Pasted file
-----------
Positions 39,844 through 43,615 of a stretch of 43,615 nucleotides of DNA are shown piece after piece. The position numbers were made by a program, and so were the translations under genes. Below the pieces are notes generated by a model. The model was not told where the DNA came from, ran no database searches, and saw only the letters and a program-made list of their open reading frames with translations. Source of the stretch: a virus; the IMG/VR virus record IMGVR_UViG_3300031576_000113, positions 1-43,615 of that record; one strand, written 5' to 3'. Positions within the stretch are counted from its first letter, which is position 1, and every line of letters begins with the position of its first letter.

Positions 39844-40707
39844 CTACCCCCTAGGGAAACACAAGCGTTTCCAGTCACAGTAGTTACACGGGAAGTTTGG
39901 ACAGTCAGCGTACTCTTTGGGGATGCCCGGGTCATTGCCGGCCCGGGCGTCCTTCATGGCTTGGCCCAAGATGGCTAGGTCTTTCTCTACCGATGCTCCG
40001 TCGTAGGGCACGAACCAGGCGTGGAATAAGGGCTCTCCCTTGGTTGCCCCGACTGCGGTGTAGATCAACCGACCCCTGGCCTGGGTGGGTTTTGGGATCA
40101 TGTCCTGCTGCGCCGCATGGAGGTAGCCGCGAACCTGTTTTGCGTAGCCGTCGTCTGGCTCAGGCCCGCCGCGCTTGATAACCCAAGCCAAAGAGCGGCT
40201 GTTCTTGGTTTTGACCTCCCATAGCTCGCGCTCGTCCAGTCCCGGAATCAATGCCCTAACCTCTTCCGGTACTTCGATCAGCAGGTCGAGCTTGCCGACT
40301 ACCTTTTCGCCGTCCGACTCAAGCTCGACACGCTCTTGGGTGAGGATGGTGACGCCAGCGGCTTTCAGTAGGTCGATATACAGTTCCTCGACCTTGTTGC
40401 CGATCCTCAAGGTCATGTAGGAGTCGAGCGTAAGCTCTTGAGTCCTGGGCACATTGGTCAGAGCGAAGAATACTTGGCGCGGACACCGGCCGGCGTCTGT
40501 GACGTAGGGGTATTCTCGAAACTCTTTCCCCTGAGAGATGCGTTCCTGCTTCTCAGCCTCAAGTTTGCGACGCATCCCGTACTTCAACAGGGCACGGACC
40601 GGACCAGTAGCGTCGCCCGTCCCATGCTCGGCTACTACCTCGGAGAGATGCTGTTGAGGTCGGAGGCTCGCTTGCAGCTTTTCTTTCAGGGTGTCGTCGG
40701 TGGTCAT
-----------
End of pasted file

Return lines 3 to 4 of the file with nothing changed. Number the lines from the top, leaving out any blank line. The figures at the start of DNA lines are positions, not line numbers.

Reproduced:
39844 CTACCCCCTAGGGAAACACAAGCGTTTCCAGTCACAGTAGTTACACGGGAAGTTTGG
39901 ACAGTCAGCGTACTCTTTGGGGATGCCCGGGTCATTGCCGGCCCGGGCGTCCTTCATGGCTTGGCCCAAGATGGCTAGGTCTTTCTCTACCGATGCTCCG